The conventional wisdom is that open source communities are communities of individual hackers and you have to be very careful if you are an organization approaching them to use their code to make money. (Read the Money chapter, note there area actually a lot of very good ideas in this book.)

I am putting out for thought and discussion the concept that we are a community of organizations and that the new users we wanted to attract are more organizations. If we felt that way we could go even further then a footer and support automatically putting a linked logo on each post similar to the way other forums put in portrait images. Possible Advantages:

  • Look organization friendly. I think we already are an organization friendly open source community. Its an advantage. Lets flaunt it.
  • Help readers understand the context of the post. I often find myself wondering when I read a post what they are doing with that an e-lane person? Is that the company in Italy doing the ERP work? Although we need to explicitly address realy making it easier for people to understand how OpenACS is used, this would provide a way for a motivated person to follow the links and begin to learn what OpenACS is actually being used for.
  • Provide a realistic context for new people. New people sometimes wonder why they don’t get more free support on the boards. Highlighting that it is a community of paid developers might help them understand.
  • Make it easier for developers in organization to justify posting helpful comments and writing up their work for the boards. The vast majority of people here use OpenACS as their day job and may well have to justify to a manager why they are spending time writing answers to other people’s questions. Giving back some good exposure to their organization might help us promote good citizenship.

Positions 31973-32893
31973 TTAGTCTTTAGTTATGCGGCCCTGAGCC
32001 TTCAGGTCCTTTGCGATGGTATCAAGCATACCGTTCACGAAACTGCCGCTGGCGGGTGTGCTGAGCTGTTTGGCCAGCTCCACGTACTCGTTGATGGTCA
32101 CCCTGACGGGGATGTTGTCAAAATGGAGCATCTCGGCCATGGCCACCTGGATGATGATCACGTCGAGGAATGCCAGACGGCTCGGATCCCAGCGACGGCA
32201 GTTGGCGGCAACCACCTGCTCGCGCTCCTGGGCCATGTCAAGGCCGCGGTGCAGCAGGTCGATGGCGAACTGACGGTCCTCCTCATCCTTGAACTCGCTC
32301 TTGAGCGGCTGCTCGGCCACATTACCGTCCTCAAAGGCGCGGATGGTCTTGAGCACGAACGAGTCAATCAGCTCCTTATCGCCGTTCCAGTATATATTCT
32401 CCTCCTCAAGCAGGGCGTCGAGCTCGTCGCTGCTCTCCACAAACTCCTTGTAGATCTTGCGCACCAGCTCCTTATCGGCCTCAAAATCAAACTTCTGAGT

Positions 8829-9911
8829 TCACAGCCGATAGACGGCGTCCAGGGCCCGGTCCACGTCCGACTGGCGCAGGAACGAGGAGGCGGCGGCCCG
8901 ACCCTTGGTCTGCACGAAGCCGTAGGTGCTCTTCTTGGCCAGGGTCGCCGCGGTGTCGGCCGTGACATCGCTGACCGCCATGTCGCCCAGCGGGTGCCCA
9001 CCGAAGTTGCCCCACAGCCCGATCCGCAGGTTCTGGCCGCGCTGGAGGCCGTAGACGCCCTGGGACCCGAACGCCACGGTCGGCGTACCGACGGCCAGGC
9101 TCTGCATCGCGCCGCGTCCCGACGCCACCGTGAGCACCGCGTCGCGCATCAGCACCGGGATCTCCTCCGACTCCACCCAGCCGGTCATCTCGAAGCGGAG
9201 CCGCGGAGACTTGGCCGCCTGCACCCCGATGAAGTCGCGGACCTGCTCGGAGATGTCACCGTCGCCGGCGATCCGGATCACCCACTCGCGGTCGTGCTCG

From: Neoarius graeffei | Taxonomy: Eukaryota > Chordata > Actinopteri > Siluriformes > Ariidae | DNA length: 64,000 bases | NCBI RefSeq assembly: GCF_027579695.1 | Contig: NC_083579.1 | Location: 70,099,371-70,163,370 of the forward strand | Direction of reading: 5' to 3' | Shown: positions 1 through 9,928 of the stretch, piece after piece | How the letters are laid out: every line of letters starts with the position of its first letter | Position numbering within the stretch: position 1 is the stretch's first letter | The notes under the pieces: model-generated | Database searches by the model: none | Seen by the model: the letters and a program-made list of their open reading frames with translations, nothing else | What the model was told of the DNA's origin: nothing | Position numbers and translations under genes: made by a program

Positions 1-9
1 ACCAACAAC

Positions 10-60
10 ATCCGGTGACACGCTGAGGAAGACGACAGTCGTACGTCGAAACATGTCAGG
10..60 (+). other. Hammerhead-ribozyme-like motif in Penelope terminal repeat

• Look Different. We need to stand out for something other then tcl and AOLServer. We should be looking for ways we really are different in a way that is positive for our target new users and do PR around it. If we consciously shifted our orientation from a community of individual developers to a community of organizations developing in OpenACS we might attract attention from the anthropologists/open source scholars. Simply put, it might be an interesting publicity stunt.
  • Show that OpenACS can do forums with little pictures. Forums with little pictures are in right now, and some people assume that since they don’t see them we don’t do it.
Obviously this would be optional. We won’t require anyone to put in a logo or url.

I hear several other probably important points in this recent discussion.

  1. We have companies who want to give back but are not doing so.
  2. Google isn’t indexing our forums well.
I will post on those points also as I get time.
Posted by Malte Sussdorff on
My comment was a little bit sarcastic, but I was seriously wondering if this would work. If it did, it would be a great way of marketing, not only for the company but for OpenACS as a whole.